For 2017, the phase-out of certain itemized deductions and exemptions applies to single taxpayers with AGI above $261,650 and married taxpayers filing jointly with AGI above $313,800.

See if you’re exempt from the Alternative Minimum Tax (AMT)

The AMT income exemption amounts increase in 2017 to $84,500 for married couples filing jointly and $54,300 for single filers.

Take advantage of lower tax rates for children

In 2017, children under 19 will pay no federal income tax on the first $1,050 of unearned income (such as capital gains or interest) and will be taxed at their own rate on the next $1,050. However, they will be taxed at their parents’ tax rate on unearned income in excess of $2,100. (This will also be the case for full-time college students under age 24 unless their earned income is greater than one-half of their parents’ support.)

Individuals age 19 and older (and dependent full-time college students age 24 and older) pay 2017 taxes at their own rate.

Boost your retirement savings and potentially enjoy tax benefits

A few things to note about contribution limits:

  • Traditional IRAs. Money you put in a traditional IRA is generally tax-deductible. However, if you’re an active participant in a qualified workplace retirement plan, like a 401(k) or 403(b), restrictions apply. If you’re a single filer, your contribution is partially deductible if your modified adjusted gross income (MAGI) is between $62,000 and $72,000. If you’re a married couple filing jointly, your 2017 contribution is partially deductible if your MAGI is $99,000 to $119,000. If you don’t participate in a retirement plan at work, but your spouse does and you file jointly, your contribution is partially deductible if your MAGI is between $186,000 and $196,000.
  • Roth IRAs. If you’re a single filer and your MAGI is $118,000 or less, your contribution limit is $5,500 (or $6,500 if you’re 50 or older) in 2017. The contribution limit is gradually reduced for those with MAGIs between $118,000 and $133,000. If you’re a married couple filing jointly and your MAGI is $186,000 or less, your contribution limit is $5,500 ($6,500 if you’re 50 or older). That contribution limit is gradually reduced for those with MAGIs between $186,000 and $196,000.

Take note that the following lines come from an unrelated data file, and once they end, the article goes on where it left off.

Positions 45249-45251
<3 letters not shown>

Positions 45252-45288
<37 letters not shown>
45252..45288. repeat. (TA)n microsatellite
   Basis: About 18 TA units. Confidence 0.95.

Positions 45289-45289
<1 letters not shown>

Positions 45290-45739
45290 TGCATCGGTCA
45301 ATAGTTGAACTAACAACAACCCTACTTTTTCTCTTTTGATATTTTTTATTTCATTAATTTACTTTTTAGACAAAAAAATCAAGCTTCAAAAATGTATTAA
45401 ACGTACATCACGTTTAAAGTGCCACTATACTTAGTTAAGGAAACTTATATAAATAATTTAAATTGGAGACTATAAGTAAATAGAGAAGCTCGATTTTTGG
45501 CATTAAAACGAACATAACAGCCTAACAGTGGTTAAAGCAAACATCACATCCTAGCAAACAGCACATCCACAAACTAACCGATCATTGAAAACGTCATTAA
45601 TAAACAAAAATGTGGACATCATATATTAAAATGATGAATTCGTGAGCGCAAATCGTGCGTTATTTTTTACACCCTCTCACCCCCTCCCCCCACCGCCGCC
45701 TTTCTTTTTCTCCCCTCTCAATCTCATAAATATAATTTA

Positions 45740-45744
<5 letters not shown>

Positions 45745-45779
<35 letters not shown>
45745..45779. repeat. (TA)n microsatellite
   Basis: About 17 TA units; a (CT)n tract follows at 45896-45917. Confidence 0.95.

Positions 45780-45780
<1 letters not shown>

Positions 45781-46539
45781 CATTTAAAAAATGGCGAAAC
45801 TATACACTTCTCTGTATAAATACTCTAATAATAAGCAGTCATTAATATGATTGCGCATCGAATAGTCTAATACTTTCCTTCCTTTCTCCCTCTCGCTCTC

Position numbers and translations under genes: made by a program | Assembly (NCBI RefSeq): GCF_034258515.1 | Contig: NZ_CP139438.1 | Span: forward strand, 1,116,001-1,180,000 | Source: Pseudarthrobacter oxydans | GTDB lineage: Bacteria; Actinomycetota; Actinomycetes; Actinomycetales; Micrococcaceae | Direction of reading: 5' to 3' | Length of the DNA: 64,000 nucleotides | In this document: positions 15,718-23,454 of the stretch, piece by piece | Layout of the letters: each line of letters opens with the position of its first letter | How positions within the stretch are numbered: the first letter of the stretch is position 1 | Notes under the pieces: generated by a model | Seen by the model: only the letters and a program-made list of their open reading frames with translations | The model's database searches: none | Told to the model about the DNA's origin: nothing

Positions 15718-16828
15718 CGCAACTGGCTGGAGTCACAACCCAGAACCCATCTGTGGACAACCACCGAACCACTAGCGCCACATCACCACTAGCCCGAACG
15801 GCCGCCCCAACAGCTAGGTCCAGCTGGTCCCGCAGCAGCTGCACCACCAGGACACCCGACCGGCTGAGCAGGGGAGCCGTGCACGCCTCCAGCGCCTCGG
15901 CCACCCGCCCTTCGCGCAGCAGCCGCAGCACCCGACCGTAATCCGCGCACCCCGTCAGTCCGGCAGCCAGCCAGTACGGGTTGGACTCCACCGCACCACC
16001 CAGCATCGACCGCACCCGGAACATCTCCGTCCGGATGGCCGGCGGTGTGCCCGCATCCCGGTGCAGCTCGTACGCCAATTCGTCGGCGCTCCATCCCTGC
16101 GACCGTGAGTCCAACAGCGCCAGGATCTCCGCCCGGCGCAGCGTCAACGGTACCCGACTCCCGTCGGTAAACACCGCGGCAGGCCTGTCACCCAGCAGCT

Anyone can convert all or part of a traditional IRA to a Roth IRA, regardless of income level or filing status. Converting could be advantageous if you expect to be in the same or higher tax bracket when you withdraw the money, have a reasonably long time horizon and can afford to pay the conversion tax from a source other than your IRA at the time of conversion.

Manage college expenses with these nifty tax benefits

Consider these tax-favored ways to pay for college costs:

  • A Coverdell education savings account. If you’re a single filer, you may make a maximum contribution of $2,000 per year per child, subject to income limitations. Be careful if accounts are established by different family members for the same child. Total contributions may not exceed $2,000 in any one year.
  • A 529 college savings plan. Although there’s no limit to how much you can contribute each year, each state’s plan has its own lifetime limit — typically more than $200,000 per designated beneficiary. You can also treat a 529 contribution as being made over five years for gift-tax.  For example, a married couple could contribute up to $140,000 per child up front without using any of their lifetime gift tax credit.
  • Tax credits. The American Opportunity Tax Credit is a modification of the Hope Credit and makes the credit available to a broader range of taxpayers. You may claim up to $2,500 on eligible college expenses paid from a non-529 account, subject to income limitations.
  • Tax deductions. You may be able to deduct up to $2,500 of student loan interest, subject to income limitations.

Plan your gifts and estate to make the most of these tax breaks